To deduce if UV Radiation induced a mutation in the DNA of Serratia Marcescens and prevented the production of the red pigment called Prodigiosin.
Hypothesis: Maybe the disappearance of red color in Serratia Marcescens is caused by the UV light which induces mutations in its DNA and is known as a common mutagen.
Prediction: If UV light mutates the DNA of Serratia Marcescens then the red pigment colonies of the bacteria will no longer be produced.
Independent Variable: Ultra Violet Radiation
Dependent Variable: The color change of the bacteria Serratia Marcescens from red to white and the survival of the bacteria.
Control: Nutrient agar plate with streaks of Serratia Marcescens without exposure to UV light.
Figure 1: Represents the nutrient agar plate used as the control that was not exposed to the UV light. Each quadrant represents a 10 sec exposure to the bacteria increasing to 40 secs.
Serratia Marcescens bacteria streaked
Figure 2: Represents the nutrient agar plate used as the second control with the bacteria that was exposed to the UV light but with the lid on the plate. Each quadrant represents a 10 sec exposure to the bacteria increasing to 40 secs.
Figure 3: Represents the Experiment plate of nutrient agar with the bacteria that was exposed to UV light without the lid on the plate. Each quadrant represents a 10 sec exposure to the bacteria increasing to 40 secs.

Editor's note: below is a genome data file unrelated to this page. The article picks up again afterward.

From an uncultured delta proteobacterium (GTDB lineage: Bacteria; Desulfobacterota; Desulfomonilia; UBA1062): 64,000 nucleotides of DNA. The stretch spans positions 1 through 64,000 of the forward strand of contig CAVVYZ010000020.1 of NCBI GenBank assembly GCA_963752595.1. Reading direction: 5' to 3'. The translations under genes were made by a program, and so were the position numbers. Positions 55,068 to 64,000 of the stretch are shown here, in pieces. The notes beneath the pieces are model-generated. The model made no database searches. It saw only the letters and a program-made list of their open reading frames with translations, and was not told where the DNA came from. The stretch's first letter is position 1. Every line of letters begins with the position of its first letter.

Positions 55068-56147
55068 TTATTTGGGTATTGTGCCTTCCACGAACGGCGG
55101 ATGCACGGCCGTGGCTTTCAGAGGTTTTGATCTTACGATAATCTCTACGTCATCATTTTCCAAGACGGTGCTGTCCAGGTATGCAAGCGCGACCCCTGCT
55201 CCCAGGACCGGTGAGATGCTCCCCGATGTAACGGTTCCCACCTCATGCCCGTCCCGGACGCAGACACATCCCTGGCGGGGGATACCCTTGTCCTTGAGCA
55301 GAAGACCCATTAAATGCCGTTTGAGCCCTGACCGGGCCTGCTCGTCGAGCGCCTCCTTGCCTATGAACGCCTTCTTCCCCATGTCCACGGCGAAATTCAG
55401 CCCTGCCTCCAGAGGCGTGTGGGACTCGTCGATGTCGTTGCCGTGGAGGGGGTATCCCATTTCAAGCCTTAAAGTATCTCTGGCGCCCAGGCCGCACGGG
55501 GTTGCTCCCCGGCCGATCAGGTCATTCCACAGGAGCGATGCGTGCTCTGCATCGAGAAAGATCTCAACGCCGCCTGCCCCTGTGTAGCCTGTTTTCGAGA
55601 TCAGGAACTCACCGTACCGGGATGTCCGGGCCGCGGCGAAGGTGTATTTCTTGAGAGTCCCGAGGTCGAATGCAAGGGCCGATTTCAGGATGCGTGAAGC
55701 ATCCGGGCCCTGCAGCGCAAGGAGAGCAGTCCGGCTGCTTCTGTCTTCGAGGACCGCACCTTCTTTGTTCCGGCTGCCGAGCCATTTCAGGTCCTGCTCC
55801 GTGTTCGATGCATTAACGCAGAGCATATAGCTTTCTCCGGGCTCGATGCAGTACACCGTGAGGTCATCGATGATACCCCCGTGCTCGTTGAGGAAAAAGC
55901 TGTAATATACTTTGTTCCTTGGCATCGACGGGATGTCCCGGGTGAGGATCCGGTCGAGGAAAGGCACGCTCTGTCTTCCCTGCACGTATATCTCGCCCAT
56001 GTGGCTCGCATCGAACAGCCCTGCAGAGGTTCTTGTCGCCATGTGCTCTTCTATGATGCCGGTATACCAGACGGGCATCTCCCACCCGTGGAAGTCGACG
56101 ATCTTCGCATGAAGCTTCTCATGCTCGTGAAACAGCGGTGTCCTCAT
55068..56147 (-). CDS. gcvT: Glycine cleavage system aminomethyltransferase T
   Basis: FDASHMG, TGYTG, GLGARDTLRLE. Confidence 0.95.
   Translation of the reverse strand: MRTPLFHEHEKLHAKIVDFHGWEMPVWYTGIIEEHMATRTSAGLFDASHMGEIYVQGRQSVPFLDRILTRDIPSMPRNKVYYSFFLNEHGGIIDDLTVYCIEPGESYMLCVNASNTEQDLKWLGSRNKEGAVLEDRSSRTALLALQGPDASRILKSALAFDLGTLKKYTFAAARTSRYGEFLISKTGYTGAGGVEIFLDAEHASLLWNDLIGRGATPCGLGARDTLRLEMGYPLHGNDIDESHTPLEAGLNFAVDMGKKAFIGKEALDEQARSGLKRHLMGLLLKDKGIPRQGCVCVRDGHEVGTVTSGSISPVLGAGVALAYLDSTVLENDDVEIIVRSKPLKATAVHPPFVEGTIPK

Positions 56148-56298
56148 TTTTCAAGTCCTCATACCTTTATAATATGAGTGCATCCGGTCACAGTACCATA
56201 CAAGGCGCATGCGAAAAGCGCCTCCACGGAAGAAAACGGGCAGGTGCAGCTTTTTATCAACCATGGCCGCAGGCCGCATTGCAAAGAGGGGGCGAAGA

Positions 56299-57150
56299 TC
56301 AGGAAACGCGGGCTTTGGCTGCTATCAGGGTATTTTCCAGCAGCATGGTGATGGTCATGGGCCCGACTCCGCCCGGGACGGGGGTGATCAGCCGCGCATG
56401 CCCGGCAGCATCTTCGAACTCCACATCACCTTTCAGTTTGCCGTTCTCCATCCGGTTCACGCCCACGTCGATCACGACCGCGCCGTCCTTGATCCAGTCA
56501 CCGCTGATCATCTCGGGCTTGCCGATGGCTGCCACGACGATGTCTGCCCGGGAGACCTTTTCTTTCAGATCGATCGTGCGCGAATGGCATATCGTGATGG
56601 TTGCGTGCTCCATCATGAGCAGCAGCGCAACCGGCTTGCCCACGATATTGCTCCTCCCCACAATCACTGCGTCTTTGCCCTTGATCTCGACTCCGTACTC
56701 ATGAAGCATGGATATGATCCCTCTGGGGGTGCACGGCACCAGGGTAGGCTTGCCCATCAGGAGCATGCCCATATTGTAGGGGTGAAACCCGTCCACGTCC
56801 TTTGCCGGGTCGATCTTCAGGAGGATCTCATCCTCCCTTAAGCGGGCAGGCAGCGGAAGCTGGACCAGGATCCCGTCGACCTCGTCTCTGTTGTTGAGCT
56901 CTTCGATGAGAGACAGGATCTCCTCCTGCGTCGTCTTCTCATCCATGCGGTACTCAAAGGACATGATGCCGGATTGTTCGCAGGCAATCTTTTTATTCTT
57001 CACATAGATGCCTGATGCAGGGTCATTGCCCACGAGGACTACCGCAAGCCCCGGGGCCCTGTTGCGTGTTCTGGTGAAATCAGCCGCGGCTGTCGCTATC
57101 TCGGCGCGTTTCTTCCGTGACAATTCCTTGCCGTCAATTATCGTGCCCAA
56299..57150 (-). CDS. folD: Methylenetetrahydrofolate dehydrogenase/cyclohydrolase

Serratia Marcescens is a gram negative rod shaped bacteria, containing the red pigment called prodigiosin. After the initial streaking of the 3 plates with Serratia Marcescens there were no visible differences. Two of the three plates were exposed to UV light, the experimental plate was exposed to UV without the plate on it whereas the second control plate was exposed to the UV light with the plate lid. The first control plate was streaked with the bacteria but was not...
Bibliography: 1.Lab Manual
2. Zion, Michal, et al. "UV Radiation Damage And Bacterial DNA Repair Systems." Journal Of Biological Education (Society of Biology) 41.1 (2006): 30-33. Academic Search Complete. Web 15 Oct. 2014.
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